Are You A Compliant Taxpayer?

 In IRS Problems, Tax Debt, Tax Filing

What does it mean to be a “compliant taxpayer”? A compliant taxpayer is one that is in good standing with the existing tax rules and regulations. In a general sense, this includes the following:

  1. Meeting all filing requirements
  2. Paying all amounts due and owing to taxing authorities on a timely basis
  3. Reporting all includable income
  4. Reporting only deductions that are allowed by law
  5. Responding timely and adequately to any notices received by taxing authorities

Do you think you are a compliant taxpayer?

If you are not sure, read on! Here is a hint- all 5 of these are required!

Meeting All Filing Requirements

In order for a taxpayer, be it an individual or a business, to meet all filing requirements, the taxpayer first needs to know what those filing requirements are.

  • Individual Income Tax– As a general rule, an individual with income exceeding the standard deduction for the tax year is required to file an income tax return for that year. The standard deduction is based on the taxpayer’s filing status (such as single, married filing jointly, married filing separately, head of household, or qualifying widow(er)) and is generally adjusted for inflation each year. But there are also other special situations where an individual’s income could be significantly lower than the standard deduction and the taxpayer is still required to file. A couple of examples are if the taxpayer received self-employment net profits of at least $400 or had health insurance under the Affordable Care Act (commonly known as “ACA” or “Obamacare”). So, it’s possible that a 14-year-old cutting lawns or babysitting over the summer, to earn a few extra bucks, may actually have to file a tax return.
  • Business Income Tax– For a business that reports its income on the owner’s individual tax return as a sole proprietorship (or a single-member LLC classified as such) the business is considered the same under the tax law as the individual owner.

For businesses classified under the tax law as C Corporations or S Corporations, even if the business doesn’t have any income or activity for the year, the business is still required to file. There is no “standard deduction” rule that excuses them from filing, even if the owner formed the business and never did anything more to cultivate the business or earn any income. This is a rule that many taxpayers are unaware of until years later when they receive notices assessing penalties for unfiled returns.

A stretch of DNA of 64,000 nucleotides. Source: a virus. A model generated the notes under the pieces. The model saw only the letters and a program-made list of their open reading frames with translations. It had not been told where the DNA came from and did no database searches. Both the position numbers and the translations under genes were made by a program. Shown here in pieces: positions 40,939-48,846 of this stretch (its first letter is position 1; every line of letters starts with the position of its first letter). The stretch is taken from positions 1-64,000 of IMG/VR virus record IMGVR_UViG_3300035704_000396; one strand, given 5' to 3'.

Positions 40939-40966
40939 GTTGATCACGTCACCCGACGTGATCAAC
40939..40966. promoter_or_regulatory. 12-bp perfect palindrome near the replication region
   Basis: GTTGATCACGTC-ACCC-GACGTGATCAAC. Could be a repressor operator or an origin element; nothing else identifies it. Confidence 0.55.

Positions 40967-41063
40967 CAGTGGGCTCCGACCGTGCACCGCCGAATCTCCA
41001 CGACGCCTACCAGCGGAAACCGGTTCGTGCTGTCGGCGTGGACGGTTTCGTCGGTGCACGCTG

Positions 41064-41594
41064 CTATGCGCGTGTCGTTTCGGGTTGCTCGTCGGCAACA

A Partnership may or may not have a filing requirement depending on whether there is net income attributed to the entity for that year.

  • Other Tax Returns– Keep in mind that income tax is not the only type of tax for which taxpayers must comply. Payroll and sales tax compliance are extremely important as well in cases where they apply, estate and gift tax compliance may be applicable, and excise tax could also apply in certain circumstances based on particular products and services involved.

Whether the taxpayer is an individual or a business, to achieve tax compliance, it is important to file a return, if required, and to file it on time. If for some reason the taxpayer does not have the ability to file by the original deadline, oftentimes an extension may be available by request, or in some instances it may even be automatically granted provided that all taxes are paid to the taxing authority by the original due date. But always remember that an extension of time to file is NOT an extension of time to pay! Penalties and interest will be assessed on the unpaid tax from the due date of the return until the balance is paid in full.

Paying All Amounts Due and Owing on a Timely Basis

This is probably the one that trips up the most taxpayers, especially those who are self-employed. We have a “pay-as-you-go” tax system, which means that taxpayers are expected to pay tax throughout the year as their income is earned.

  1. Income Tax for Employed Individuals– When individuals work for an employer, “paying-as-they-go” can be relatively easy, because the employer takes the money and remits it directly to the IRS, the state, or the relevant taxing authority in question. However, in some cases, even individuals who work for an employer may not be compliant taxpayers. Sometimes they claim more “allowances” than they are entitled or claim that they are “exempt” on their Form W-4, when they are not legally eligible to do so, which prevents the employer from withholding income taxes. This results in that individual underpaying taxes throughout the year, and potentially a large bill when taxes are due. Quite often it results in a large bill that the individual is unable to pay.
  2. Income Tax for Self-Employed Individuals/Business Owners– Self-employed individuals and business owners are responsible for “paying-as-they-go” on a quarterly basis. For small business owners, sometimes it can be tough to determine how much income they will have for the entire year when the first quarter’s payment is due. The good news is that there are “safe harbors” that allow the self-employed individual or business owner to avoid penalties, provided that they pay in an amount calculated based on last year’s taxes, or in some cases for a new business based on the quarterly operations of that tax year.